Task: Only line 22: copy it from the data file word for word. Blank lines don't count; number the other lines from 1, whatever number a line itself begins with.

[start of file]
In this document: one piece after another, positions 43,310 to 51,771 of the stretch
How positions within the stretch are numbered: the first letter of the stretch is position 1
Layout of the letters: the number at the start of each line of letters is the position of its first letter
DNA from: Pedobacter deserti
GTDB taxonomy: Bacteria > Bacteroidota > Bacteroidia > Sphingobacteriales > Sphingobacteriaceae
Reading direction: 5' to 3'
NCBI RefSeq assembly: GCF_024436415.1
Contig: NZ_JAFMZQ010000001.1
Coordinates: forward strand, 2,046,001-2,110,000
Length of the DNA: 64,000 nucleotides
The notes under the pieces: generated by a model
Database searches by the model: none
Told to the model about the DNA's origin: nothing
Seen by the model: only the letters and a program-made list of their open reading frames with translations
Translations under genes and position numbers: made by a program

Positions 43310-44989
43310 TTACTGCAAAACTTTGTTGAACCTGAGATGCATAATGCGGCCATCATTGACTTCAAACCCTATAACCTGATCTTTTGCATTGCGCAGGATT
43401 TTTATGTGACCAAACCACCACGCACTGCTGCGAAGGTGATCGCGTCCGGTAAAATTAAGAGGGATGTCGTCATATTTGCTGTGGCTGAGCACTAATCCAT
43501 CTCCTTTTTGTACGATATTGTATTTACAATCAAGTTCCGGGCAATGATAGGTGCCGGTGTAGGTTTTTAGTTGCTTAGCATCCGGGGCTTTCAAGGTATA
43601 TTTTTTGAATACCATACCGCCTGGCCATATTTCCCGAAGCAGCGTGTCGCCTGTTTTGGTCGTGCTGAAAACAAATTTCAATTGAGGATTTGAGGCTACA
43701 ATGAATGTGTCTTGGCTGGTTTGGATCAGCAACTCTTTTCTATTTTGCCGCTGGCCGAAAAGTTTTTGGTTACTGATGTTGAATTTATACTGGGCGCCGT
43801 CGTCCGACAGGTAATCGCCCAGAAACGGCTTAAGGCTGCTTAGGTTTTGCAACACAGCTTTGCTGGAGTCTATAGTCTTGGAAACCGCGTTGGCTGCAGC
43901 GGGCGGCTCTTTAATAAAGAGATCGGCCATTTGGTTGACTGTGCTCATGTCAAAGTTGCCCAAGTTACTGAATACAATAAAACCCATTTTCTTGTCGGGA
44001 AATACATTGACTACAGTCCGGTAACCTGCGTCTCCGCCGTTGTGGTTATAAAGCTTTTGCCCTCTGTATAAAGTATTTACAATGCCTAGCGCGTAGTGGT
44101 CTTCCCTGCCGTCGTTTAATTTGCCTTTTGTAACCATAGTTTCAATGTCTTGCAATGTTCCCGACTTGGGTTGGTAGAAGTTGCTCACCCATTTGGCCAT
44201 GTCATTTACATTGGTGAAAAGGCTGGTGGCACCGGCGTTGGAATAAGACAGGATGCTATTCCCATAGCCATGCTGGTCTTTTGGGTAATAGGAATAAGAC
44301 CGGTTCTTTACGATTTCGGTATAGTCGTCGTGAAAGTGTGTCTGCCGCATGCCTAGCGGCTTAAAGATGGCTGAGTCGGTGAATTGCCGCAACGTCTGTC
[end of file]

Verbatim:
43801 CGTCCGACAGGTAATCGCCCAGAAACGGCTTAAGGCTGCTTAGGTTTTGCAACACAGCTTTGCTGGAGTCTATAGTCTTGGAAACCGCGTTGGCTGCAGC